Amazon is spending massively to increase capacity for its new one-day delivery initiative — and it’s cutting into the company’s profits.
The company revealed Thursday that it will invest nearly $1.5 billion in the fourth quarter alone for its one-day shipping initiative, which is replacing the traditional 2-day core Amazon Prime membership benefit. That’s nearly double what Amazon spent in the second quarter, when it announced the expansion.
Amazon reported third quarter earnings Thursday; its profits missed analyst expectations for the second straight quarter, with earnings per share coming in at $4.23, down from $5.75 last year.
Amazon’s overall shipping costs have ballooned in recent years as the company aims to speed up delivery, both with products purchased on Amazon.com and via Prime Now, such as Whole Foods orders. During Q3, Amazon spent a whopping $9.6 billion globally on shipping, up 46 percent year-over-year, and $567 million more than what the company spent in the 2018 holiday quarter.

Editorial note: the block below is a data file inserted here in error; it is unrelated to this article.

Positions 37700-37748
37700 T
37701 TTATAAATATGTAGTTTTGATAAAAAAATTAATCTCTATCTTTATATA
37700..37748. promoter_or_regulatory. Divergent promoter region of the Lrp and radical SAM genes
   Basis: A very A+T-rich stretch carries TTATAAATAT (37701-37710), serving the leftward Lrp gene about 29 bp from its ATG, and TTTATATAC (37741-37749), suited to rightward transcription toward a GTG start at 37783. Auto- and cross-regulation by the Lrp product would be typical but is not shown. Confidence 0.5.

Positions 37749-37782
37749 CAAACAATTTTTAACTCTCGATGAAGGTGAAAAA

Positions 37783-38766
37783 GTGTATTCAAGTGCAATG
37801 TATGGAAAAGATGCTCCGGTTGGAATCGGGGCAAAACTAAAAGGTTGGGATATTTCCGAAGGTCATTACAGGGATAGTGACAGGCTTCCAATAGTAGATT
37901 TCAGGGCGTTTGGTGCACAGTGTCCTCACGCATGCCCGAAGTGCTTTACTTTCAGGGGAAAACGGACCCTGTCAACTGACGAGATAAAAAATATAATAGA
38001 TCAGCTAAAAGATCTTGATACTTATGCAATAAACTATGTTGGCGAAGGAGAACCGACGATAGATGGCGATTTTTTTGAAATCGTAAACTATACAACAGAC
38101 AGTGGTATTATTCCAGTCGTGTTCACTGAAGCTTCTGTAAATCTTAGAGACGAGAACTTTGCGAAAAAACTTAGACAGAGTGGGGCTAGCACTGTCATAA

So the big take-away from Amazon earnings today is that delivering things to you in one day instead of two is… pic.twitter.com/xyqt0UShKI
— Spencer Soper (@spencersoper) October 24, 2019
It’s a safe bet that shipping costs will eclipse $10 billion this holiday quarter, adding to what could be more than $35 billion spent on shipping over 2019. The company is also going on a hiring spree — it added nearly 100,000 people last quarter — in large part to support the one-day program.
The increased expenses may be spooking some investors. Amazon shares were down nearly 8 percent following the earnings report.
Operating income is projected for the fourth quarter at $1.2 billion to $2.9 billion, down from $3.8 billion in Q4 2018.
On a call with analysts Thursday, Amazon CFO Brian Olsavsky admitted that there’s “certainly start-up pain in adding new capacity.”